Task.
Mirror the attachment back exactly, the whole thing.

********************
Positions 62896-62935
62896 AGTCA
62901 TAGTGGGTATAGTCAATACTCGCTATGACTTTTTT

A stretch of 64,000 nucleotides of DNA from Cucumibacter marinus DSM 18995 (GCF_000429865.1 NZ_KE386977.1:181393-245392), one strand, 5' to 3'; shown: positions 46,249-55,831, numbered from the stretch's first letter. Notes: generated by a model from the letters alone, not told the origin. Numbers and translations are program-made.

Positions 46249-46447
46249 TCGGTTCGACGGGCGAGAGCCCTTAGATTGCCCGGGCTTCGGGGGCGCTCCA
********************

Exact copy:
Positions 62896-62935
62896 AGTCA
62901 TAGTGGGTATAGTCAATACTCGCTATGACTTTTTT

A stretch of 64,000 nucleotides of DNA from Cucumibacter marinus DSM 18995 (GCF_000429865.1 NZ_KE386977.1:181393-245392), one strand, 5' to 3'; shown: positions 46,249-55,831, numbered from the stretch's first letter. Notes: generated by a model from the letters alone, not told the origin. Numbers and translations are program-made.

Positions 46249-46447
46249 TCGGTTCGACGGGCGAGAGCCCTTAGATTGCCCGGGCTTCGGGGGCGCTCCA